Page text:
US legislation encouraging new charge point infrastructure is likely the reason, Fisher said, even though not all of these have yet been built. However, building more charge points is only part of the solution, as the EV Index shows.
“In most markets, as the number of EVs increases, the number of EVs per charge point increases," Fisher explained.
“The ratio of vehicles to chargers should increase as the market matures while ensuring certain limits are respected. We have to start with a minimum geographic density to ensure availability to everyone, and next, work on improving the power at those charge points.
“We also need to work on improving the profitability of the charge point operators. Because at the beginning, all those operators are running from grants, loans and other subsidies that are not sustainable. Networks that have been around for 10 to 15 years are only now starting to become profitable."
When it comes to positive reasons for owning an EV, lower running costs is the second most common motivator, with environmental impact still the first, the research shows. Maintenance costs for EVs can be lower than for internal combustion engine (ICE) vehicles, and the higher cost of fuel is a factor.
And it seems that those who do make the leap are mostly happy with their decision.
“Despite all the negative press, our survey showed that EV drivers are generally satisfied with their charging networks in the US, Europe and China," Fisher said, referring to the SBD Automotive research.
“Fewer than 20% said they were dissatisfied with factors including the number of charging stations, reliability, ease of use and ease of paying."
The most important thing for the EV industry is not only that government incentives continue, he said, but that the authorities are consistent and develop long-term plans. That way, the industry can plan ahead for the vehicles and infrastructure needed for five or even 10 years' time.
How should automakers respond to these challenges? Fisher has two suggestions.
“One of them is dispelling some of the rumors and myths around EVs specifically when it comes to range and charging," he said. “And the second one is to ease a consumer's transition by supporting their transition to electric mobility."
That could take the form of a trial run on an EV. An example he gave is the Volkswagen EV check app. It tracks a customer's typical movements and driving behavior and tells them how they would have to adapt their routine to accommodate charging an EV, whether an EV is right for them and suggests suitable models.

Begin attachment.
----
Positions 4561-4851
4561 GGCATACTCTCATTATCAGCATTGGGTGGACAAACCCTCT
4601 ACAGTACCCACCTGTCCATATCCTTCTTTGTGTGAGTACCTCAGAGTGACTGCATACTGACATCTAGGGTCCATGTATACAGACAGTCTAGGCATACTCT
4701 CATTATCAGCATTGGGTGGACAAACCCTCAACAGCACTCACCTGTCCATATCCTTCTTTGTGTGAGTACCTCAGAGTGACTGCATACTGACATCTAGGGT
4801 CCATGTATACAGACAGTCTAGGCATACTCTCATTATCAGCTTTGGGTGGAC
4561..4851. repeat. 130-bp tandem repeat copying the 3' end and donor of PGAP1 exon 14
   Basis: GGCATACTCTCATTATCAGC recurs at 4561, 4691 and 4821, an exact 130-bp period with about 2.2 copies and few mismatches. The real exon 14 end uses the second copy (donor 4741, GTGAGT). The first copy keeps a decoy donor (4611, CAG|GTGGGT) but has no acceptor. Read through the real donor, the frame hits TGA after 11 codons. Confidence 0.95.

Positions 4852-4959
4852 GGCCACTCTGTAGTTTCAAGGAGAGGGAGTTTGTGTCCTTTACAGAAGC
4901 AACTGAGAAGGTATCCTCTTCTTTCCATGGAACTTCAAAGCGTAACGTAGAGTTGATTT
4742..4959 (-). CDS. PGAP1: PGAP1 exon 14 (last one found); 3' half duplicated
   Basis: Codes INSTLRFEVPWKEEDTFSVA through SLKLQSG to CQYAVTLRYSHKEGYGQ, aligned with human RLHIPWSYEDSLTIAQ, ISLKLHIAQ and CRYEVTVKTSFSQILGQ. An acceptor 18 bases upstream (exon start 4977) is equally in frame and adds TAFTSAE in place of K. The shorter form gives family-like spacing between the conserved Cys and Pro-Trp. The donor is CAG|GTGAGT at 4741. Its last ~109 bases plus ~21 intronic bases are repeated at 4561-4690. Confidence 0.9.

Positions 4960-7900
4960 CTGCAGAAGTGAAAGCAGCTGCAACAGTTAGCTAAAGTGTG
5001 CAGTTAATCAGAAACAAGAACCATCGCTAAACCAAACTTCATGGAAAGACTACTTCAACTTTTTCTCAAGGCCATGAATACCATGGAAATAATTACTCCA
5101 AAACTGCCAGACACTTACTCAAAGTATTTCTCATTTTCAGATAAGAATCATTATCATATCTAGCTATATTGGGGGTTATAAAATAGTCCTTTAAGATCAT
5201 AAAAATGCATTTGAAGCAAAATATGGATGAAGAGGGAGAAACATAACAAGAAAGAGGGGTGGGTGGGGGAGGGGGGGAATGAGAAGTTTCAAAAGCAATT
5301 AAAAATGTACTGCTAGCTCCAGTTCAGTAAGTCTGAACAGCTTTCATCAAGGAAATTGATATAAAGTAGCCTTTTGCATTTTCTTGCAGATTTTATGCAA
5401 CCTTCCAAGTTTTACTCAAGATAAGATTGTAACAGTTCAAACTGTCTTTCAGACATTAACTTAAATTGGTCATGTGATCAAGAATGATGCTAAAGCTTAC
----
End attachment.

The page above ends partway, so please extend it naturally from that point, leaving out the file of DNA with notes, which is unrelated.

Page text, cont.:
Demystifying the reality of driving an EV can help consumers make the switch, Fisher said, including understanding costs and range.
HERE tests showed that manufacturers typically overestimate a vehicle's range by 20%. Fisher said SBD Automotive tests have shown it can sometimes be even more inaccurate than that, depending on weather, traffic and terrain conditions.
“We've seen vehicles that were claimed to have 300 miles of range that could only manage 150 during specific tests," he said. “But there are many technical strategies and user interface design considerations that can be implemented so that the user understands what that range actually means and the factors that might affect it."
The more information the driver gets about how conditions such as wind or traffic can affect range, the better they will understand how best to control and adapt to it.
Addressing myths about EVs is something the original equipment manufacturers (OEMs) should take seriously too, he said. “They should be out there explaining how simple life with an EV can be," Fisher said.
“EVs are not for everyone — the state of Alaska, as an extreme example, experiences very cold weather, and has few chargers and long roads. But for the majority of users in the majority of regions EVs can make sense.
"Continuous improvements to access to charging, both public and private, will ensure that electrification becomes the norm, not the exception."
Sign up for our newsletter
Why sign up:
- Latest offers and discounts
- Tailored content delivered weekly
- Exclusive events
- One click to unsubscribe